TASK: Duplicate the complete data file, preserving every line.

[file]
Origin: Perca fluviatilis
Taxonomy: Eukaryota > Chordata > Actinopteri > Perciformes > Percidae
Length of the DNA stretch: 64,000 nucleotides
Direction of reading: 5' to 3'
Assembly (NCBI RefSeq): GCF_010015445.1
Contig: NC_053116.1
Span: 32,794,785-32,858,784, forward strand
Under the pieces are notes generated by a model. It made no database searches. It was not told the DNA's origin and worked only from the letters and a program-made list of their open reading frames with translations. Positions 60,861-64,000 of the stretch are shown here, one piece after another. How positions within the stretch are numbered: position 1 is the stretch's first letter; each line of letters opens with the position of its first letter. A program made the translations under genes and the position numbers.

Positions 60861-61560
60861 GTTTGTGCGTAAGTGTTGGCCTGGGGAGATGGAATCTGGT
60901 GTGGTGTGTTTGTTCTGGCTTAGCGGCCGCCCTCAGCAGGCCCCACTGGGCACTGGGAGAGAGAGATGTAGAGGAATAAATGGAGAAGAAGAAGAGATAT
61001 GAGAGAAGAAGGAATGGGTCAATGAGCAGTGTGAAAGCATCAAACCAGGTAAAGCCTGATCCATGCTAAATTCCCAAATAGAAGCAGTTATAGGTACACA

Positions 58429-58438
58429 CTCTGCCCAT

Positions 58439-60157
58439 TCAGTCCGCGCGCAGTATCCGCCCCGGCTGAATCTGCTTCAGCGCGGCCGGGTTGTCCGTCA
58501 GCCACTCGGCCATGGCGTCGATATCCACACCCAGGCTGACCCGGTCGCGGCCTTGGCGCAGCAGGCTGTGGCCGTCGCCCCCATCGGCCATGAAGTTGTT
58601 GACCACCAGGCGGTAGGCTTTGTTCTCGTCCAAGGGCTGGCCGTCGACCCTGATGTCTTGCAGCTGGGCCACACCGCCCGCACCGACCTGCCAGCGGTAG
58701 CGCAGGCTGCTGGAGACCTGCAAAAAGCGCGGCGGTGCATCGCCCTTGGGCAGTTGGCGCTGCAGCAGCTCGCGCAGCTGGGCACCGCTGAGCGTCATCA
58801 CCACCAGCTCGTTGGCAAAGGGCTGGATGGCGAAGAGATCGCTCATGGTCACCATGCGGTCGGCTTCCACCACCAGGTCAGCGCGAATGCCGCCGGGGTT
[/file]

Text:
Origin: Perca fluviatilis
Taxonomy: Eukaryota > Chordata > Actinopteri > Perciformes > Percidae
Length of the DNA stretch: 64,000 nucleotides
Direction of reading: 5' to 3'
Assembly (NCBI RefSeq): GCF_010015445.1
Contig: NC_053116.1
Span: 32,794,785-32,858,784, forward strand
Under the pieces are notes generated by a model. It made no database searches. It was not told the DNA's origin and worked only from the letters and a program-made list of their open reading frames with translations. Positions 60,861-64,000 of the stretch are shown here, one piece after another. How positions within the stretch are numbered: position 1 is the stretch's first letter; each line of letters opens with the position of its first letter. A program made the translations under genes and the position numbers.

Positions 60861-61560
60861 GTTTGTGCGTAAGTGTTGGCCTGGGGAGATGGAATCTGGT
60901 GTGGTGTGTTTGTTCTGGCTTAGCGGCCGCCCTCAGCAGGCCCCACTGGGCACTGGGAGAGAGAGATGTAGAGGAATAAATGGAGAAGAAGAAGAGATAT
61001 GAGAGAAGAAGGAATGGGTCAATGAGCAGTGTGAAAGCATCAAACCAGGTAAAGCCTGATCCATGCTAAATTCCCAAATAGAAGCAGTTATAGGTACACA

Positions 58429-58438
58429 CTCTGCCCAT

Positions 58439-60157
58439 TCAGTCCGCGCGCAGTATCCGCCCCGGCTGAATCTGCTTCAGCGCGGCCGGGTTGTCCGTCA
58501 GCCACTCGGCCATGGCGTCGATATCCACACCCAGGCTGACCCGGTCGCGGCCTTGGCGCAGCAGGCTGTGGCCGTCGCCCCCATCGGCCATGAAGTTGTT
58601 GACCACCAGGCGGTAGGCTTTGTTCTCGTCCAAGGGCTGGCCGTCGACCCTGATGTCTTGCAGCTGGGCCACACCGCCCGCACCGACCTGCCAGCGGTAG
58701 CGCAGGCTGCTGGAGACCTGCAAAAAGCGCGGCGGTGCATCGCCCTTGGGCAGTTGGCGCTGCAGCAGCTCGCGCAGCTGGGCACCGCTGAGCGTCATCA
58801 CCACCAGCTCGTTGGCAAAGGGCTGGATGGCGAAGAGATCGCTCATGGTCACCATGCGGTCGGCTTCCACCACCAGGTCAGCGCGAATGCCGCCGGGGTT